World News

Australian carbon plan looks like key election issue

CANBERRA (Reuters) - Australia’s prime minister offered a truce to both big business and greens on Monday over his hotly contested plan to cut carbon emissions, but hostilities are far from over and may end up running to the next election.

Kevin Rudd announced carbon trading would be delayed by 12 months to July 2011 and that big-polluting exporters would receive more compensation to help them adjust, citing the need to help business already dealing with global recession.

He also held out the prospect of tougher emission-reduction targets in the long term, as a gesture to the Greens party whose support he may need to push his amended plan through parliament.

But the reactions from both industry and the Greens on Monday showed Rudd was no closer to securing the political support required to push the carbon laws through the upper house Senate. In the end, Rudd pleased neither business nor green groups.

That means any legislative delays could put the issue back on the agenda for the next election, due in late 2010 -- potentially turning it into a re-run of the 2007 campaign, where Rudd’s pledge to tackle emissions helped him win a landslide victory and to unseat then conservative prime minister John Howard.

With the extra time afforded by the 12-month delay, Rudd would be unlikely to go to an early election if the Senate blocked the carbon laws. Instead, he would likely use the issue as a political weapon against the conservative opposition.

Rudd said the government would now consider raising its emissions target to a cut of 25 percent on year 2000 levels by 2020, if the world agrees to strong targets in Copenhagen, up from his first plan for cuts of between 5 and 15 percent by 2020.

Rudd needs support from either the conservative opposition parties or from five Greens and two independent senators, to pass his laws through the Senate.

Conservative Liberal Party leader Malcolm Turnbull said the changes announced by Rudd would only complicate the carbon scheme, and legislation should now be put on hold.

The Greens said they would now run a television ad campaign against the plan until the next election, accusing the government of bowing to pressure from the coal industry and big polluters.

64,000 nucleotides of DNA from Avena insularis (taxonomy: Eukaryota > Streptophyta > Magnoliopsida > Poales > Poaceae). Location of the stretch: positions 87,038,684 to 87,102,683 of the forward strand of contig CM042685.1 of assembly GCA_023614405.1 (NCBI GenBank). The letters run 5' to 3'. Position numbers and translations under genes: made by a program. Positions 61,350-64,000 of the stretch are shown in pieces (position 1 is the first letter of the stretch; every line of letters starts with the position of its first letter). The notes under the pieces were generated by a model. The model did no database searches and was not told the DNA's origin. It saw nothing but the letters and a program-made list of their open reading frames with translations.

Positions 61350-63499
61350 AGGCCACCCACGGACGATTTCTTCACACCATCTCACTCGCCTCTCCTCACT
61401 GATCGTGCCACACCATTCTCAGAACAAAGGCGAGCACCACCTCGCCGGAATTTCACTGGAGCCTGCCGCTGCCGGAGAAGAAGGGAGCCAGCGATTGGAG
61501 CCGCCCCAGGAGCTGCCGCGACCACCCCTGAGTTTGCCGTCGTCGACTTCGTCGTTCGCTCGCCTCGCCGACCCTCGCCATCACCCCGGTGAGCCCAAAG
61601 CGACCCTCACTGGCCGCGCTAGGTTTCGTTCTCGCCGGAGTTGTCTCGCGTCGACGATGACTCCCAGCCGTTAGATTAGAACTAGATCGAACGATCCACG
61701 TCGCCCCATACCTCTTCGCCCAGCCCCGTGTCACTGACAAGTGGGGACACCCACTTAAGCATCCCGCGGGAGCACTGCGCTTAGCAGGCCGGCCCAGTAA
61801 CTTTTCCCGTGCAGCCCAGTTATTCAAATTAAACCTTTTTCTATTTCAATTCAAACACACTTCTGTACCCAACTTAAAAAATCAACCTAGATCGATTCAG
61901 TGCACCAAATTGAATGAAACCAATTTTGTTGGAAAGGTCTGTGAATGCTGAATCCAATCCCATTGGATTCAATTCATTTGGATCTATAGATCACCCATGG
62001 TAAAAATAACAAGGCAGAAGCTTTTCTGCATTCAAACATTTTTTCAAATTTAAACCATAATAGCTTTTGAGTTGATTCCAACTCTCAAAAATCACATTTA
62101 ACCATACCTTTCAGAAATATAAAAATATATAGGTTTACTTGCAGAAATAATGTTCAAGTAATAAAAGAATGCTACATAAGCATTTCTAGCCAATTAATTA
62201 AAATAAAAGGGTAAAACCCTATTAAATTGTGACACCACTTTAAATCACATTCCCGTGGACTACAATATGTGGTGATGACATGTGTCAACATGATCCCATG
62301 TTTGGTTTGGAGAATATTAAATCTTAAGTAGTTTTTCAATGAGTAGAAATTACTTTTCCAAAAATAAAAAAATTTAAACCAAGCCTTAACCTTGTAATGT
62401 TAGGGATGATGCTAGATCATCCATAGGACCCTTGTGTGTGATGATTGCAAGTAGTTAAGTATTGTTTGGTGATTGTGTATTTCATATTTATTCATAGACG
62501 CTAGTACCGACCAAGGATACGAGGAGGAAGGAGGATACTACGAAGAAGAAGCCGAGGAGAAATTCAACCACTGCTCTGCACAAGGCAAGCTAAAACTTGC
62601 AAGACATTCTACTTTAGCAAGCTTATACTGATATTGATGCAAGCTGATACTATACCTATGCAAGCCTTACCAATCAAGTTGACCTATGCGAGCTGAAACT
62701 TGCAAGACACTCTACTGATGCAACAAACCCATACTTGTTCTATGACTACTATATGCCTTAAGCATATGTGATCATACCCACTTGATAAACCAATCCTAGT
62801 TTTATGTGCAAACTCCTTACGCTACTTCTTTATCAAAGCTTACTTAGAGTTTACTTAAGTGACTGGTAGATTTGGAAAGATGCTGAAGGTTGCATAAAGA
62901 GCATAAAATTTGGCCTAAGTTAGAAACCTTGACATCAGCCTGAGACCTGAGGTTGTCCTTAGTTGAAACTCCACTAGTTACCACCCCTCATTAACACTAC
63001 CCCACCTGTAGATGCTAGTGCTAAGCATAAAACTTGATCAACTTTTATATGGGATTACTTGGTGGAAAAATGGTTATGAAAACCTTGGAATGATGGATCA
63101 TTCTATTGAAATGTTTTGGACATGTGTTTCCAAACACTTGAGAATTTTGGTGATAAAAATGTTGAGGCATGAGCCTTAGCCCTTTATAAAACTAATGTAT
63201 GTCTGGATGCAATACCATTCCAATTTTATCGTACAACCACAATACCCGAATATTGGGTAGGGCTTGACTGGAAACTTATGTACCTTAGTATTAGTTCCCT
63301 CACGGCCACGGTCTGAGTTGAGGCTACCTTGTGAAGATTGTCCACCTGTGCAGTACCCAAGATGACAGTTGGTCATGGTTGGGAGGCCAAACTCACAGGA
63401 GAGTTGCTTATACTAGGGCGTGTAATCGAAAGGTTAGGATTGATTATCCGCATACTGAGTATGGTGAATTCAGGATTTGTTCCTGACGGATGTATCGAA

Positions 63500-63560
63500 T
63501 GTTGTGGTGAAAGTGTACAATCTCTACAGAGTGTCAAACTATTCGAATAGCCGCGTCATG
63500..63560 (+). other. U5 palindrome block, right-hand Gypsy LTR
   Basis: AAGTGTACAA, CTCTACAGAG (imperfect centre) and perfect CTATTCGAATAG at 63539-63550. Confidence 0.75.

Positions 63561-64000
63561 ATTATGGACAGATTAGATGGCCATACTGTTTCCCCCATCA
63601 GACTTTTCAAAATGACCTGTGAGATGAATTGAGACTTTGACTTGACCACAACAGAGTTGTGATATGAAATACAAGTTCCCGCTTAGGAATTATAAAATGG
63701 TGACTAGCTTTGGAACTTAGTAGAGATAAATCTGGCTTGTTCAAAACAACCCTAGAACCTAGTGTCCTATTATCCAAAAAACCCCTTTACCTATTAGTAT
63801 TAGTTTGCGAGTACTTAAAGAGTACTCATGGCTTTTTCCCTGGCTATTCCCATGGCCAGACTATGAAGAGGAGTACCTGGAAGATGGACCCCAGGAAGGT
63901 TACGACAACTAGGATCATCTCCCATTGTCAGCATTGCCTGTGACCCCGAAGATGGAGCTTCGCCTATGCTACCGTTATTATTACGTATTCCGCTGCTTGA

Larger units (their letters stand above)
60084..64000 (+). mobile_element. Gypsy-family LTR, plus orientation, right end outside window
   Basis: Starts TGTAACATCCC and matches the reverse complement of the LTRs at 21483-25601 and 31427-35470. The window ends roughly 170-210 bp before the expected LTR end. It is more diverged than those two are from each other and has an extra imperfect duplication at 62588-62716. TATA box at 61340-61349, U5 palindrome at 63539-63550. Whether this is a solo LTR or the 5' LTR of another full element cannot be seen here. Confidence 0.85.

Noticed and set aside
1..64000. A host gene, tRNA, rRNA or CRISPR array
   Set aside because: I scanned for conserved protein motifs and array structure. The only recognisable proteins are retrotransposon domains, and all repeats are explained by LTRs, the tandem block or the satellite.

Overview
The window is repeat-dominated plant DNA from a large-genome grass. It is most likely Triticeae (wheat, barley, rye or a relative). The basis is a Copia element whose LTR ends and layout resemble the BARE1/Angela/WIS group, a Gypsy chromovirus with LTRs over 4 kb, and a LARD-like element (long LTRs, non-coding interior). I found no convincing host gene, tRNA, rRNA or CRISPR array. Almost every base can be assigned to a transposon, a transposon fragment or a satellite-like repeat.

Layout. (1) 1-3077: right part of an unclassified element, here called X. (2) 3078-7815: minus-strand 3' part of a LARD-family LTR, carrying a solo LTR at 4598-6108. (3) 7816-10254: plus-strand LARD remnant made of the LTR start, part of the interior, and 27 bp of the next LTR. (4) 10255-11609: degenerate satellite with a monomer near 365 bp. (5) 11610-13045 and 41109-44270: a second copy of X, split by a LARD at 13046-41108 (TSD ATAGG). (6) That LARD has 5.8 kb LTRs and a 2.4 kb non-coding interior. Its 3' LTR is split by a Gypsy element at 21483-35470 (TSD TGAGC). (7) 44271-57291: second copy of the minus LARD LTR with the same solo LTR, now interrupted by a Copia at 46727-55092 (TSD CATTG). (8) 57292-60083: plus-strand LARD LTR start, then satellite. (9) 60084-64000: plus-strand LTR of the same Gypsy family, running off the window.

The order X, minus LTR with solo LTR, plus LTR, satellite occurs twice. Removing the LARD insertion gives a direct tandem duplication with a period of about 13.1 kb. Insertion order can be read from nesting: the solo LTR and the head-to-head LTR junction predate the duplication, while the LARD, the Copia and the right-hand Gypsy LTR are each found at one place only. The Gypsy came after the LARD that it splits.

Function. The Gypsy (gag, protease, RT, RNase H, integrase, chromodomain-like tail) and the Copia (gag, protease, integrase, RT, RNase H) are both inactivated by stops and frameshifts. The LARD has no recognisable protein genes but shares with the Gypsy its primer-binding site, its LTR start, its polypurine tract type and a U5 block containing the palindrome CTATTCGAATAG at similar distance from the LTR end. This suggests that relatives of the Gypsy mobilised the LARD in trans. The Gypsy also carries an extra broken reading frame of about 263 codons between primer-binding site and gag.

Big business had intensified its lobbying against the plan in recent months, and the July 2010 start date was considered ambitious for what was a historic economic reform.

The original plan was always a political risk for Rudd, who would have headed into elections within months of the start of carbon trading, just as business and households were feeling the impact of the resulting higher costs.

The changes, however, mean Rudd will now be able to go to the next election without having to worry about a business and economic backlash from carbon trading, Australian National University analyst Norman Abjorensen told Reuters.

The changes also allow the government to await the outcome of global climate talks in Copenhagen in December before committing to a target to curb greenhouse gas emissions, making the scheme more palatable for Australian voters.

“There is a pragmatic realisation in the government that there is no valid reason why Australia should be a pace-setter when there is no international agreement,” Abjorensen said.

“The jobs losses, the increase in the cost of power and all the business costs were compelling arguments for a delay.”

The global economic downturn, which has put Australia on the brink of recession, gave Rudd the political excuse he needed to change a policy which was a central promise of his election victory in late 2007.

Editing by Bill Tarrant